Harnessing artificial intelligence to build an army of virtual analysts
Enterprises of all types and sizes are continually probed and targeted by cyber attackers. It doesn’t matter whether they are after the company’s or their customers’ information, or are trying to find ways in so that they can commit fraud, what matters is that many are succeeding.
So far, the security industry’s attempts to stop them have not been enough, but maybe this situation will finally change.
An innovative combination
PatternEx, a startup that gathered a team of AI researcher from MIT CSAIL as well as security and distributed systems experts, is poised to shake up things in the user and entity behavior analytics market.
On Wednesday, the company launched its Threat Prediction Platform, which combines the ability of machines to extract patterns from massive volumes of data with the capability of human analysts to understand the implications of these patterns.
Their goal was to make a system capable of mimicking the knowledge and intuition of human security analysts so that attacks can be detected in real time.
The platform can go through millions of events per day and can make an increasingly better evaluation of whether they are anomalous, malicious or benign. The company’s human analysts aren’t overwhelmed with an avalanche of unnecessary alerts and don’t end up burned out.
A platform that never stops learning and adapting
Let’s face it, most companies don’t have the budget to employ an army of analysts – but this is just what PatternEx is offering.
“The whole purpose of this product is to make the analyst(s) you have super efficient,” Uday Veeramachaneni, one of the co-founders and the current CEO of the company, told me.
The platform can effectively work with just one analyst at the helm. It “learns” how to mimic the analyst with the help of the analyst himself. The whole process, from start to end, looks like this:
The inputed raw data comes from the company’s networking devices – firewalls, proxies, etc. The system’s algorithms create behavior predictions, detect rare events (and unusual behaviors), and point them out to the analyst.
The analyst looks at the provided information and identifies malicious events. He labels them and this feedback is absorbed by the system. The algorithms then start creating models that will allow the platform to predict the very next day whether an anomalous new event is one (already labeled) attack or another, or whether it is benign.
On the second day, the analyst comes in and the platform shows that it has detected five attacks of one type. The analyst looks at the evidence and says: “These three are attacks of this type, the fourth one is benign, and the fifth one is an altogether new type of attack.” He then labels the latter, that feedback is again inserted in the system and the models update themselves. As time goes by, they learn to discriminate between a great many types of attacks and benign events.
“The analyst is always training the system because there are always newer attacks,” says Veeramachaneni. “At some point the system trains itself so well and becomes so very accurate that the analyst can get a bit more comfortable.”
Additional help comes from the fact that once this solution is deployed by many companies, the models that are learned by the system at each of these can be aggregated and shared, creating a network effect.
“The more customers you have the more training you get, the more training you get, the more accurate you become, and the system starts detecting newer and newer attacks more speedily and more accurately,” he pointed out, and made sure to note that no actual data about the customer or belonging to the customer is shared.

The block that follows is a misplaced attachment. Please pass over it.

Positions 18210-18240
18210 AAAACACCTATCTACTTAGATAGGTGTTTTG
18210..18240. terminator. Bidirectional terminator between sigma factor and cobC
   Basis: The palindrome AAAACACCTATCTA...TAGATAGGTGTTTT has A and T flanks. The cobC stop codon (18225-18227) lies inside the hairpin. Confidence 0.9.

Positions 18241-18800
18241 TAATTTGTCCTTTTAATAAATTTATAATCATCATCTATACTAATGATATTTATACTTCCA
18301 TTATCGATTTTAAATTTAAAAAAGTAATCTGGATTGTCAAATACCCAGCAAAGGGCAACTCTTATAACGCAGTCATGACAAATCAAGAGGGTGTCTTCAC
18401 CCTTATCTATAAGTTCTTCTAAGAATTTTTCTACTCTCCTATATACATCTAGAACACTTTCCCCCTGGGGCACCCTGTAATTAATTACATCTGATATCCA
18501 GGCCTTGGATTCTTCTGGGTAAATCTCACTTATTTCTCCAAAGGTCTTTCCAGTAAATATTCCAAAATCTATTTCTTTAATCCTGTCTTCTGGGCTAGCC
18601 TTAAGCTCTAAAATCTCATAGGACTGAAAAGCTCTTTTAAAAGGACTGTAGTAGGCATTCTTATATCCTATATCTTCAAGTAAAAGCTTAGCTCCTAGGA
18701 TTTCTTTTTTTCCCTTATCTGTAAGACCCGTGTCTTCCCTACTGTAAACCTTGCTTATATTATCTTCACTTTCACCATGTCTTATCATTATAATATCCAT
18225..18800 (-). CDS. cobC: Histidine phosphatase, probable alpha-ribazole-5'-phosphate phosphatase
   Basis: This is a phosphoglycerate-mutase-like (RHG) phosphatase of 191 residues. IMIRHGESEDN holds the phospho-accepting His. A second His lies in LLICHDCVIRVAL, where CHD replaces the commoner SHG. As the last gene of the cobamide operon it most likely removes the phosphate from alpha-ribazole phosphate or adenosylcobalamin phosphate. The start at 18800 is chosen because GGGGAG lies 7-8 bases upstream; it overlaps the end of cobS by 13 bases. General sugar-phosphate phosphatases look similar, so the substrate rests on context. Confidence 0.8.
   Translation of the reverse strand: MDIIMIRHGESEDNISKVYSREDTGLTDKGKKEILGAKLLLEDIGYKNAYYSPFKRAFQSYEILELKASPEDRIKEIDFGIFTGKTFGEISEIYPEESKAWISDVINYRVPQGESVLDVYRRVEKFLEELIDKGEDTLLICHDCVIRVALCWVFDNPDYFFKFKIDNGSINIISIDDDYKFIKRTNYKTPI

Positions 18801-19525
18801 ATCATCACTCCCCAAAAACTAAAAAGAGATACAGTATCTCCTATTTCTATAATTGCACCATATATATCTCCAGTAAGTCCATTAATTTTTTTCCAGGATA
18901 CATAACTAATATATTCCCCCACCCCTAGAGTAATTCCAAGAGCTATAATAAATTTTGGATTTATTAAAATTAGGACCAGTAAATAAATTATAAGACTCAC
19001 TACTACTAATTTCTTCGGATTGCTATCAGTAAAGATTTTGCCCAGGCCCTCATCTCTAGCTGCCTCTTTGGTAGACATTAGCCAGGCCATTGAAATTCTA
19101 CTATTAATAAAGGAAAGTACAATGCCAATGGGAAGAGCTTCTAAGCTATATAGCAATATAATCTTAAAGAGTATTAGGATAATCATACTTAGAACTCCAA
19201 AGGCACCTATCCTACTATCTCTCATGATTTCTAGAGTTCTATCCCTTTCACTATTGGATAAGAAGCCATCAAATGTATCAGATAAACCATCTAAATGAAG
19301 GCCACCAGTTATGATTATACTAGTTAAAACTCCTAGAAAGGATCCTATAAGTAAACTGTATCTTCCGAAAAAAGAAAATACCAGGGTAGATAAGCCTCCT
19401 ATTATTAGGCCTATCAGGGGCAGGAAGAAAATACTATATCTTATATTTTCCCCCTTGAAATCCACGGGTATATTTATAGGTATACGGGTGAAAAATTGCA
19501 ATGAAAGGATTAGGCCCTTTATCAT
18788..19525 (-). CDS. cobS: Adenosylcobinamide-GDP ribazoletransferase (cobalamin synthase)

The training of the system doesn’t have to begin on the first day of deployment. Most companies keep the needed logs for weeks if not months, and they can be fed into the models, as well as compared with the knowledge of past attacks in that period of time. This allows the system to start working initially and start identifying specific attacks from the very first day, and the training can continue from there.
“This is one approach we use with a lot of customers,” says Veeramachaneni. “The other one is to install the software, extract the data and feed it into the system on the first day in real-time, and on the second day the system knows what’s the ‘normal’ situation and what’s abnormal behavior, and you can start screening through these events.”
Real-time alerts of ongoing attacks allow the analyst to implement incident response if needed. Sometimes that means just picking up the phone and contacting an employee to see whether he or she is doing the thing that triggered the alert, and shutting the machine down if they aren’t.
In large scale real-time environments, e.g. e-commerce, the reaction has to be even faster, and automated workflows have to be put in place so that they can be started immediately after the attack is detected in order to thwart it.
The platform is currently geared towards breach and fraud detection.
A tried and tested solution
It’s interesting to note that, unlike most other companies, PatternEx had to enter the market even before the product was finished, as they needed the data provided by customers to perfect it.
They have been working on the platform for the last two years, and have deployed it at several Fortune 500 companies.
It proved to be extremely effective – it has 10 times better detection rates and 5 times fewer false positives than other user behavior analytics solutions.
“The most frustrating thing in infosec is that the data to detect malicious behavior often already exists in enterprise infrastructures today,” notes Veeramachaneni. “The human analysts can detect it, but analysts are difficult to hire and are not scalable.”
He believes their technology is the right solution for the problem.